PainSci summary of Zhong 2017?This page is one of thousands in the PainScience.com bibliography. It is not a general article: it is focused on a single scientific paper, and it may provide only just enough context for the summary to make sense. Links to other papers and more general information are provided at the bottom of the page, as often as possible. ★★★★☆?4-star ratings are for bigger/better studies and reviews published in more prestigious journals, with only quibbles. Ratings are a highly subjective opinion, and subject to revision at any time. If you think this paper has been incorrectly rated, please let me know.
Once a spinal disc has “slipped,” it seems like it’s in a biomechanically awkward situation and can’t recover any more than a broken window can reassemble itself. And yet several studies — like Kjaer 2016, which followed dozens of patients for eight years — have suggested that herniated discs spontaneously de-herniate!
This paper (Zhong et al) is the first meta-analysis of those studies. The pooled data from eleven of them shows an extremely high overall incidence of disk resorption: a whopping 66% in patients who received conservative therapy (anything but surgery). This adds to the already large pile of evidence that back pain’s bark is usually much worse than its bite, and MRI and x-ray are almost useless for most low back pain.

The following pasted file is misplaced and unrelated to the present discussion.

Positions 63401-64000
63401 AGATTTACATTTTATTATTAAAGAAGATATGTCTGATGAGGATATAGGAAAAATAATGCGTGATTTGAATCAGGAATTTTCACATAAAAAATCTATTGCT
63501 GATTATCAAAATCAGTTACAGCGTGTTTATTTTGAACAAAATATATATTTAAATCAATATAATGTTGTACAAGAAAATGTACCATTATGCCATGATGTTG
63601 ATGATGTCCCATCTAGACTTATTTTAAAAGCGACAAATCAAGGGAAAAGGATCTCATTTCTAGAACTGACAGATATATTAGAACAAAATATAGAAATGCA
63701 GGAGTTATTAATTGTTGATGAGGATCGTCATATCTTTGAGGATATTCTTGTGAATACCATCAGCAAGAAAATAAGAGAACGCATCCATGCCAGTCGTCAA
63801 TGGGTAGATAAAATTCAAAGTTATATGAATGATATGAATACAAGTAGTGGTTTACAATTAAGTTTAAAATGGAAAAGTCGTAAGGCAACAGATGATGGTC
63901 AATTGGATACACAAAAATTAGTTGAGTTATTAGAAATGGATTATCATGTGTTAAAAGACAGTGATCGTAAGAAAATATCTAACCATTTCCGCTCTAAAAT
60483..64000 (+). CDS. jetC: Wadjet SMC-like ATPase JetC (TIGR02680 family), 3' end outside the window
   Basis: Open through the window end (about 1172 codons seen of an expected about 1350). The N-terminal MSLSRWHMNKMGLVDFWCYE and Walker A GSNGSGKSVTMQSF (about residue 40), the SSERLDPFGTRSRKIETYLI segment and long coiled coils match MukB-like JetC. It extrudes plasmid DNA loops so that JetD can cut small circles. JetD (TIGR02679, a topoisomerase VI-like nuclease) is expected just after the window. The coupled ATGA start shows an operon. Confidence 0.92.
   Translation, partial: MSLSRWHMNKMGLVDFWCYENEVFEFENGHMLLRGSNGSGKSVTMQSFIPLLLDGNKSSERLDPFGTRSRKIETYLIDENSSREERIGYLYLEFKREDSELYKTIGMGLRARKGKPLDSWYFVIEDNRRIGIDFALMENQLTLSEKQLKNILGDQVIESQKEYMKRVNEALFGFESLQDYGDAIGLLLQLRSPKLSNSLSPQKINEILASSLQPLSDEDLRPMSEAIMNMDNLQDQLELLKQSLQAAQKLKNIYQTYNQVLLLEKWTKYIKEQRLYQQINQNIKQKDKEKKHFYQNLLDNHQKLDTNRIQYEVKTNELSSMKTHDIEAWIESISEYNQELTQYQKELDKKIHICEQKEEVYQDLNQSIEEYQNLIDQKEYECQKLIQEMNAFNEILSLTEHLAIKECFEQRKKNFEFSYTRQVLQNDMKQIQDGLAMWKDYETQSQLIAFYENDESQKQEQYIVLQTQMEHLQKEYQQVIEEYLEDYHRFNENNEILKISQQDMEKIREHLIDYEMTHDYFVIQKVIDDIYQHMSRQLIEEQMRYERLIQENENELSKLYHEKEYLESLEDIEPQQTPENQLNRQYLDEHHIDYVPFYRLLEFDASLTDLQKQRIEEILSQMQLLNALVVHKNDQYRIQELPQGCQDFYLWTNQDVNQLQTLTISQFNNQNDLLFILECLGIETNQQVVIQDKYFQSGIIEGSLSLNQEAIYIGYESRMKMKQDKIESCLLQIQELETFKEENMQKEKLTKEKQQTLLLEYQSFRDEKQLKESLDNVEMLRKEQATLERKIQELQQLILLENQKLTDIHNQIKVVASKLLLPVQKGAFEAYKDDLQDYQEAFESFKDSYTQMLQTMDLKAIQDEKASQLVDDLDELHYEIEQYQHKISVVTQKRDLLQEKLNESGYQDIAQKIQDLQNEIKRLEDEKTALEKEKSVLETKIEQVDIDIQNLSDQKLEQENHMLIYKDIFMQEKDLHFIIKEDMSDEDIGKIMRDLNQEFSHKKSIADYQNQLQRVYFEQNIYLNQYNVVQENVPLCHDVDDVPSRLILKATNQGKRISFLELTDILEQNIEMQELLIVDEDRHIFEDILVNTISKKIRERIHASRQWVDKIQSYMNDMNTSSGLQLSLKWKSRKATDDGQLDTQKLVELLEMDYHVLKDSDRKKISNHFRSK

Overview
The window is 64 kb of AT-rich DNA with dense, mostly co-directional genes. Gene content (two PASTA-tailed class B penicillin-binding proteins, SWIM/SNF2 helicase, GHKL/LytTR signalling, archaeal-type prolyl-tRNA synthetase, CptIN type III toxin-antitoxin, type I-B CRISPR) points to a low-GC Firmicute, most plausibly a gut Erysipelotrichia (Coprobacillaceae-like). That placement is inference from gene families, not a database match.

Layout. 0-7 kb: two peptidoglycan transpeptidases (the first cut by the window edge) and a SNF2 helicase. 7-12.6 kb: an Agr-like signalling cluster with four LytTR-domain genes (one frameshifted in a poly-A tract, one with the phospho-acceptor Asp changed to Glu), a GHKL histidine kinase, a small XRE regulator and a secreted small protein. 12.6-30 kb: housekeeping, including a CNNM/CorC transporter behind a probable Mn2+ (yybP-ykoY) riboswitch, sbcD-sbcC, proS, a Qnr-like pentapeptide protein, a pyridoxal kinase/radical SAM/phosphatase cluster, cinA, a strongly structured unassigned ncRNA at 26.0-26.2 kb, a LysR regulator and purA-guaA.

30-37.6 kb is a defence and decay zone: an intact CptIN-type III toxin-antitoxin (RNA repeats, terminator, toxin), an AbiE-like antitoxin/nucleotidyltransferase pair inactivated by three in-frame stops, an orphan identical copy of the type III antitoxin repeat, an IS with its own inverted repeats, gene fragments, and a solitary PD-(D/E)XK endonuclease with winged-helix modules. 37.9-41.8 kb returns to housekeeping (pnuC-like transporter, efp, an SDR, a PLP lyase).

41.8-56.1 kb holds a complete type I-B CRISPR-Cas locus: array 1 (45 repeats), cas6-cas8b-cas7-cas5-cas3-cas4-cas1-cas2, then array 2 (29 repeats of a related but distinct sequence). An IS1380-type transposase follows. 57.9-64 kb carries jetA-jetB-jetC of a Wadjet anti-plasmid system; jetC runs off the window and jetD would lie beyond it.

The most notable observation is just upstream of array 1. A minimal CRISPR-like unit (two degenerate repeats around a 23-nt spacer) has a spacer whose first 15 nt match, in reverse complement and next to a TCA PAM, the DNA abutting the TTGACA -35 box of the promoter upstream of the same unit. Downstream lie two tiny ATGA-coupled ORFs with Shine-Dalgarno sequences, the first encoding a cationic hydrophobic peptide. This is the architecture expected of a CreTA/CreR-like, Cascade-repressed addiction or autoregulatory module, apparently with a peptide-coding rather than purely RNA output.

More study is needed — of course, as always — because none of these studies were randomized controlled trials, and there was barely enough data for meta-analysis. However, the final number is so high that it’s safe to assume that approximately “lots” of herniations resolve on their own.
As if this wasn’t counter-intuitive enough already, the worst herniations are actually the most likely to regress (see Chiu et al). The temptation to assume the opposite is hard to resist, but “common sense” is useless in musculoskeletal medicine, a field where there seem to be no safe assumptions.
Does this data show that “conservative therapy” is the key to resorption? Unfortunately not: “conservative therapy” is vague to the point of being meaningless here. All it does mean is that these patients were treated with anything but surgery (or injections). We already suspect that resorption occurs whether people receive any treatment or not (Kjaer again), and we know that there are no clearly effective therapies for back pain at all (Machado). The only thing we can tell from this paper is that many herniations resolve without surgery, not that therapy fixes herniations.
~ Paul Ingraham
original abstract†Abstracts here may not perfectly match originals, for a variety of technical and practical reasons. Some abstacts are truncated for my purposes here, if they are particularly long-winded and unhelpful. I occasionally add clarifying notes. And I make some minor corrections.
BACKGROUND: Lumbar disc herniation (LDH), a common disease, is often treated conservatively, frequently resulting in spontaneous resorption of the herniated disc. The incidence of this phenomenon, however, remains unknown.
OBJECTIVE: To analyze the incidence of spontaneous resorption after conservative treatment of LDH using computed tomography and magnetic resonance imaging.
STUDY DESIGN: Meta-analysis and systematic review of cohort studies.
SETTING: The work was performed at The Suzhou Hospital of Traditional Chinese Medicine, Shanghai University of Traditional Chinese Medicine.
METHODS: We initiated a search for the period from January 1990 to December 2015 using PubMed, Embase, and the Cochrane Library. Two independent reviewers examined the relevant reports. The references from these reports were also searched for additional trials using the criteria established in the PRISMA statement.